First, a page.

Roasted Red Peppers

It always amazes me how expensive roasted red peppers are because they are so incredibly easy to make.  Here’s my technique, you’ll notice sans brown paper bag.*

Favorite ways to enjoy roasted red peppers?  Simply with fresh Italian or French bread and a little sharp provolone cheese.  I add them to sandwiches, salads, pasta.  There’s a restaurant in Montclair NJ (the name is escaping me!) that makes these roasted pepper, spinach, cucumber and provolone sandwiches on toasted ciabatta bread with pesto – off the hook good.

Ingredients
Fresh red peppers (however many you’d like)
Garlic to taste

1. Preheat your oven to 425 degrees.  Rinse peppers and place on ungreased shallow pan or a cookie sheet with an edge.

Ready for the oven

2. Bake at 425 degrees for about 30 minutes.  Every ten minutes you’ll want to turn the peppers.  After twenty minutes (or two flips) turn the oven down to 350 degrees.  It is ok if the peppers begin to char.  You’ll know they are done when they start to deflate or collapse.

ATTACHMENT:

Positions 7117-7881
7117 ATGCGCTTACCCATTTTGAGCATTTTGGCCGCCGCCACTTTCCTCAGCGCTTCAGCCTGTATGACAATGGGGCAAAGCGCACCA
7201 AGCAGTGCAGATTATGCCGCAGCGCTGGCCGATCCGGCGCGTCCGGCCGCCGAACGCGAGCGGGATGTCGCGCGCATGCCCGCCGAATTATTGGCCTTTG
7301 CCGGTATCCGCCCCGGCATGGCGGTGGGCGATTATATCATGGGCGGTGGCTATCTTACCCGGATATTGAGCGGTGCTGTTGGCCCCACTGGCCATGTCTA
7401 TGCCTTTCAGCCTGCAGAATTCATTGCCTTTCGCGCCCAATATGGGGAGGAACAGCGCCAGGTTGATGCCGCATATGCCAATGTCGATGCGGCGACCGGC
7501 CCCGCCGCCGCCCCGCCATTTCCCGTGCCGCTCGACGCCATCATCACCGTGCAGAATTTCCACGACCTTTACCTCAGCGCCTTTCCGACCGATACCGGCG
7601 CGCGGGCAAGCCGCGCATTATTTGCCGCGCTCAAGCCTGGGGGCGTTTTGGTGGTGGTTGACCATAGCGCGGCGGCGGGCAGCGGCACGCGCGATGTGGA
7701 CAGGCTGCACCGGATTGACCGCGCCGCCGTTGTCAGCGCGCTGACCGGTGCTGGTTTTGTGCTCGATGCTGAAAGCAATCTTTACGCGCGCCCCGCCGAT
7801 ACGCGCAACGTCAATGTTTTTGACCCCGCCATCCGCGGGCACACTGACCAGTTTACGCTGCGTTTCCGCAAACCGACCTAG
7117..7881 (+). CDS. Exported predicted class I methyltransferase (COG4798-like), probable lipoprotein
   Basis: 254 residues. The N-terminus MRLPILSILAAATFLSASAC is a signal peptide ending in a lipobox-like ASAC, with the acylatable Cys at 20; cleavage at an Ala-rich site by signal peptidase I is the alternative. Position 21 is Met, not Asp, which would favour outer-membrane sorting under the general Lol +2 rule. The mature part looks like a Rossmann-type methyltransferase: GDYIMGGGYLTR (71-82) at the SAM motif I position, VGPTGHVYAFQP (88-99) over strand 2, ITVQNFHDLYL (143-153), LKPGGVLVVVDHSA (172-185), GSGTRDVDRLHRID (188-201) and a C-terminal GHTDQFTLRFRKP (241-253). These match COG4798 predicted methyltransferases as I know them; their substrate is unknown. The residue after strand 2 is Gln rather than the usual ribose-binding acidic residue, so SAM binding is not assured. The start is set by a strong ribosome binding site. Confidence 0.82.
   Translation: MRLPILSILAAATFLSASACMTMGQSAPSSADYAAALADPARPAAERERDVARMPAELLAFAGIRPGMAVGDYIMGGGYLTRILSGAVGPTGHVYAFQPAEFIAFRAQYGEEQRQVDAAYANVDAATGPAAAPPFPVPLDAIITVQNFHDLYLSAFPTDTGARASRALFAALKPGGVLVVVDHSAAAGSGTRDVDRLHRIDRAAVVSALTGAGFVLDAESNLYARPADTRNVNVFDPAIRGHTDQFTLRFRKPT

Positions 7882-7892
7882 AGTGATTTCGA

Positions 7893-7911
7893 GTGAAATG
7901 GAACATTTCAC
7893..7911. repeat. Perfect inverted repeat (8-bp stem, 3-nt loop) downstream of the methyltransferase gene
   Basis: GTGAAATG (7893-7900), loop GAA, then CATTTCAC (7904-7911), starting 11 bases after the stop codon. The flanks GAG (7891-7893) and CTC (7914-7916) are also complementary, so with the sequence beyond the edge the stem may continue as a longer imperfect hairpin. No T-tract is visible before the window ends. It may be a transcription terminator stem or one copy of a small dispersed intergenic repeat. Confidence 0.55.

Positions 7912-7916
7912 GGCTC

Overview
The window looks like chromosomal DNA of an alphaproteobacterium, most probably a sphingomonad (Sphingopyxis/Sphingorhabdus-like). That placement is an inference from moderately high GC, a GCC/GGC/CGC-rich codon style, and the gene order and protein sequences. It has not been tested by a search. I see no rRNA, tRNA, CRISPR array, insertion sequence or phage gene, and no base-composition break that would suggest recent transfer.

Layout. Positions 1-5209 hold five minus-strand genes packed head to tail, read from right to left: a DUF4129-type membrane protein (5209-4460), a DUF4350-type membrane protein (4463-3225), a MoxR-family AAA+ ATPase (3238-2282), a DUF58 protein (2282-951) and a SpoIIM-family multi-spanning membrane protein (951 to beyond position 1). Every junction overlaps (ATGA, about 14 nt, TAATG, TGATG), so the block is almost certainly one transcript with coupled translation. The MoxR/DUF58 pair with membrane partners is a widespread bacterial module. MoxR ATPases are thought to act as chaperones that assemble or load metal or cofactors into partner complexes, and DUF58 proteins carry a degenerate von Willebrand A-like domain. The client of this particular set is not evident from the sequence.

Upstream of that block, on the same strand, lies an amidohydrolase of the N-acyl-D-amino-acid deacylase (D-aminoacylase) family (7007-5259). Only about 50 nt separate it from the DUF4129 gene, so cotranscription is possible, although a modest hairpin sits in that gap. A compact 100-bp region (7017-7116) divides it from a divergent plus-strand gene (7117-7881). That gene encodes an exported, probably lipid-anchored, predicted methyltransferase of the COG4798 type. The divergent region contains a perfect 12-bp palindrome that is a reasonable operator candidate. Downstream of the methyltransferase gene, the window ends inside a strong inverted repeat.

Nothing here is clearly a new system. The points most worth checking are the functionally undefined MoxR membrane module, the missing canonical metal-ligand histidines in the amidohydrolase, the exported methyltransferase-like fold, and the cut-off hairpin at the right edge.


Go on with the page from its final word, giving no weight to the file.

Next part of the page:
3.  Remove peppers from oven and place cookie sheet on top of range.  Turn off the oven but leave the sheet to cool for about 30 minutes or until the peppers are warm but not hot.

Charred and deflated

4. Grab the top of the pepper (where the green “lid” is) and pull it off.  You may be able to pull most of the bulb of seeds out with the lid.  Then slowly remove the skins of the pepper.  You should be able to work from the charred sections and if you pull gently enough, the skin should come off in big sheets.  You can use a knife but I usually just tear the peppers into strips with my hands. 

5. Put in air tight container.  You can add some cloves of whole garlic if you wish.  Lasts in refrigerator for about a week.

All done!

 * Some little old Italian grandmothers swear by the brown bag method.  Instead of keeping your peppers on the range to cool, they put them in a brown paper bag to steam.  It helps the skins come off more easily.  However, my method of turning the temperature down towards the end and having them cool on the warm range both aid in the skin removal process.

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